ICT Evening Seminar

 

Arundel 1st March 2011

  

Bill Wilkie, ICT Technical Director, welcomed over 50 delegates to an evening meeting at the Norfolk Arms Hotel, Arundel. Bill reminded the delegates that the ICT is in its 37th year since it was founded. For the first time ever the ICT is holding an annual symposium which is free to members and will include a sit down lunch. The symposium is scheduled for 1st June at the Coventry Technocentre. The Annual Foundation Course in PCB Technology is being held from 11th to 15th April at Loughborough University and we have 20 delegates registered so far. This is a valuable course for newcomers to our industry to gain a comprehensive knowledge of PCB manufacturing processes. The ICT website has full details of this and future events. www.instct.org.

 

Bill also advised that the ICT has a key role in the administration and dissemination of a European research project – ASPIS. The aim of the project is to develop a more reliable ENIG surface finish. The web site has been launched and can be viewed here. www.aspis-pcb.org

 

1.

The first speaker for the evening session was Tom Brown of Holders Technology. His paper was titled “FR4ever”.  Download Presentation .4Mb pdf

Tom explained we are an industry with process maturity. However, market forces are pushing the limits of accepted FR4 materials. There is an ever increasing demand for improved functionality from PCB's. Tom highlighted 2 examples. 75% of mobiles sold in Europe are now smart phones with highly complex PCB's. The production of high brightness LED's for solid state lighting is expanding rapidly. The application of solid state lighting produces significant thermal management challenges with heat output rising 10 fold from the accepted 4watts/sqin to 40watts/sqin. Tom reviewed the new aluminium clad substrates that have been developed with enhanced thermal conductivity. While there will continue to be many applications suitable for FR4 it is definitely not FR4everything!

2.

Our second speaker was Dr Ron Kirby of Arlon. His paper was titled “High Frequency Materials for RF Applications in Base Stations”. Download Presentation 5.5Mb pdf

The introduction of 4G mobile phone technology is driving changes to base stations to cope with the higher data rates. We typically will see a downlink of 10-100 Mbps and uplink of 5-50 Mbps. There are predicted to be in excess of 7 million base stations in Europe by 2014. Cost is an important factor and commercial grades of RF substrates and PTFE for antennas are available. High performance RF materials are utilised in space and defence applications. Thermally conductive materials are a key factor. Typically a 10ºC rise in temperature reduces mean time between failures by 50%. Ron reviewed examples of ceramic filled low loss halogen free thermoset laminates which have 2x - 4x greater thermal conductivity and high copper peel strength at an affordable cost.

3.

The next paper, “Advances in Mechanical Micro-drilling” was presented by Chris Gerrard of Westwind. Download Presentation 11.0Mb pdf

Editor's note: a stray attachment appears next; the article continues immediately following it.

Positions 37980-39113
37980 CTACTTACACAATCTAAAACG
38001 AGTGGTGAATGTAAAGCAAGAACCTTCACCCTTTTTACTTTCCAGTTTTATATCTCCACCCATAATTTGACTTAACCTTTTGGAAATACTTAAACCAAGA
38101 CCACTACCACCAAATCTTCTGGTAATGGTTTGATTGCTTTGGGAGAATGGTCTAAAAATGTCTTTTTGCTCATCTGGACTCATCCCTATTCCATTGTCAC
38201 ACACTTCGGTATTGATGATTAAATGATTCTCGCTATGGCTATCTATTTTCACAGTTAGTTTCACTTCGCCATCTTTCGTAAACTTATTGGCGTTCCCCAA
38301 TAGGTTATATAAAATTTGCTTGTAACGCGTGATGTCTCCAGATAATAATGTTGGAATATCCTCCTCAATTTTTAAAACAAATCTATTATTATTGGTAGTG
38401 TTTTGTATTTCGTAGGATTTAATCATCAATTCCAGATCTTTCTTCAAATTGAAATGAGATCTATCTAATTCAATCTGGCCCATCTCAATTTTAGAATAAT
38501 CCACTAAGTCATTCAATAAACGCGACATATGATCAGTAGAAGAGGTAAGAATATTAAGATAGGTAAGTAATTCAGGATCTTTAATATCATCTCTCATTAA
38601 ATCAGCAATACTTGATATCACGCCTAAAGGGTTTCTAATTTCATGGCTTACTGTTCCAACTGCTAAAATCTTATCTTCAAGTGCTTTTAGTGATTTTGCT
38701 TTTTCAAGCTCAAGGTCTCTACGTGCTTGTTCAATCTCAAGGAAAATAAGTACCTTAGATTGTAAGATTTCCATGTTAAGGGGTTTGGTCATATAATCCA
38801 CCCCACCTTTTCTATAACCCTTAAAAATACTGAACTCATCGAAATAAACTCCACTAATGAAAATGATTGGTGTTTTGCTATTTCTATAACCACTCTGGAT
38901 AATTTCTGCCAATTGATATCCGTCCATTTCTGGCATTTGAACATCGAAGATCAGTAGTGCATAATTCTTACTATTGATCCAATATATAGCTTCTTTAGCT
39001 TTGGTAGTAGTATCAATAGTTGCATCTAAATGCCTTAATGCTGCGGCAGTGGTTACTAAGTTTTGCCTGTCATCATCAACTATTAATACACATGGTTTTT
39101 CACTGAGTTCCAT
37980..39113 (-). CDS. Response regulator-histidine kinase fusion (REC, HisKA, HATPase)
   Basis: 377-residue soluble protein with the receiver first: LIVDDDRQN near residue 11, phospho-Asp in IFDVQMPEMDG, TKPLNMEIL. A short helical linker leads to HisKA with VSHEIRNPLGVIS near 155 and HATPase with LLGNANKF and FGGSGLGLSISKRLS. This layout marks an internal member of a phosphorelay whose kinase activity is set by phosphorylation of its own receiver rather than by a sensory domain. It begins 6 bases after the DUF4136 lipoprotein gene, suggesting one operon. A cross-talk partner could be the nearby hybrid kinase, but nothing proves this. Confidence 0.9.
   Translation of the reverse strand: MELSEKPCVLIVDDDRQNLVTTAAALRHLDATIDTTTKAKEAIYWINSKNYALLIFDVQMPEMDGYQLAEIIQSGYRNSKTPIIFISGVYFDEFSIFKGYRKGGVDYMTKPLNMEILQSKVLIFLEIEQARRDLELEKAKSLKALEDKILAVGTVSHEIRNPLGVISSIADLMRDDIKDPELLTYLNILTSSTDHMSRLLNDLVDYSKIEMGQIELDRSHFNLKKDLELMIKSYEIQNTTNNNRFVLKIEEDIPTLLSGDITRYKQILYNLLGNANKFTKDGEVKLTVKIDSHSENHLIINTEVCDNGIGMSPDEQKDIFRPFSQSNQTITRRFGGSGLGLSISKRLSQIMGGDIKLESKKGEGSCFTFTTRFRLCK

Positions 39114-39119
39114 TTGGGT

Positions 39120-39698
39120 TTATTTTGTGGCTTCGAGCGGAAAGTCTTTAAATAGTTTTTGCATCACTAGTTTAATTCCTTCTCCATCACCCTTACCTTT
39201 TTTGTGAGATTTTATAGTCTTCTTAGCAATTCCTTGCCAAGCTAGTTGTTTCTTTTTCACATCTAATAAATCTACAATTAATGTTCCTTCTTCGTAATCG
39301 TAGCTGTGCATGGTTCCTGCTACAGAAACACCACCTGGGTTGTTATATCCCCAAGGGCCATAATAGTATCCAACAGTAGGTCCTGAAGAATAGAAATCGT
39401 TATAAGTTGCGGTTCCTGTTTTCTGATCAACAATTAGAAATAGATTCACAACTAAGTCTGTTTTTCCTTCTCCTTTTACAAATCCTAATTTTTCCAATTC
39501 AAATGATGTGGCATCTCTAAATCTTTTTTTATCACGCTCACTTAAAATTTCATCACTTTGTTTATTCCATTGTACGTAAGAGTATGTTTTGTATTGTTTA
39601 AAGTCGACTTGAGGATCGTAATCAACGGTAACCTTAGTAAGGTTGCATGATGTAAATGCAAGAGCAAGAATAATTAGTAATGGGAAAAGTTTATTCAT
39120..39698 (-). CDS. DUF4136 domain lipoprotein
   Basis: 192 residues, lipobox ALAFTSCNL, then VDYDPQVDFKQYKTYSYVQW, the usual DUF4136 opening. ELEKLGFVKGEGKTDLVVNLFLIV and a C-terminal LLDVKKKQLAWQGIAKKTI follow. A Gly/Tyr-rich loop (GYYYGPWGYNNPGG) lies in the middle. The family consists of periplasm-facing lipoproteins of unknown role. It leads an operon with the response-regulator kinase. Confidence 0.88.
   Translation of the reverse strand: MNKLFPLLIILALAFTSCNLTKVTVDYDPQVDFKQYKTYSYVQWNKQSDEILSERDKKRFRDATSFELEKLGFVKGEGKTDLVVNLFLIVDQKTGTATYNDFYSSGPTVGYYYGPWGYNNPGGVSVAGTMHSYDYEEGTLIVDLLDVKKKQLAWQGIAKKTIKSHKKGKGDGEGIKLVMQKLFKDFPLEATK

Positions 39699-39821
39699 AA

Chris reviewed the background of the PCB drilling market, the recent history of global manufacturing and the current worldwide distribution of production and sales. Also the current technology of spindles and machines, and an overview of the developments in spindle technology. Manufacturing of spindles is divided between UK and China. Mechanical drilling of 75µ holes is now available and 50µ drill bits will be available in 2016. Calculation of the peripheral cutting speed shows that spindle speeds in excess of 900,000 rpm will be required to achieve optimum drilling conditions! Optimum spindle speeds give longer tool life, less tool breakage, improved hole quality and higher productivity. The next generation of drilling machines will achieve 850 to 1000 hits per minute. They will need to be highly rigid and thermally stable. China is lagging behind Japan and Europe in producing machines capable of micro-drilling. There have been a number of established European and American drilling machine manufacturers who have closed as a result of not reacting to the market changes driven by China and Asia. Air bearing spindles can achieve very high rotational speeds. The next phase of spindle development will achieve 370k rpm using 2mm collets by 2012. Laser drilling is expected to dominate in the sub 50µ applications but mechanical drilling is a strong competitor in the 50µ to 100µ range.

4. Making the Most of UL PCB Recognition” was the title of our final paper from Emma Hudson of Underwriters Laboratory. Download Presentation 1.5Mb pdf

Emma gave a comprehensive review of the PCB categories that are recognised and the procedures for achieving product recognition for manufacturing facilities. Costs can be kept to a minimum by careful planning of process and temperature requirements. Reduced or no-test programmes are available for adding materials through the CCIL (copper clad industrial laminate) program. Emma demonstrated how the ULIQ searchable database can be used to optimise the recognition parameters for a PCB manufacturer. Similar cost savings can be achieved by using the Permanent Coatings Program for solder mask selection. UL listing cards can also be searched to match facility recognition with customer requirements.

Speakers
Delegates

Bill Wilkie concluded the evening by thanking Gillian Herriot, Managing Director of Holders Technology, for sponsoring the event.

  

Richard Wood-Roe

ICT Council

5th March 2011

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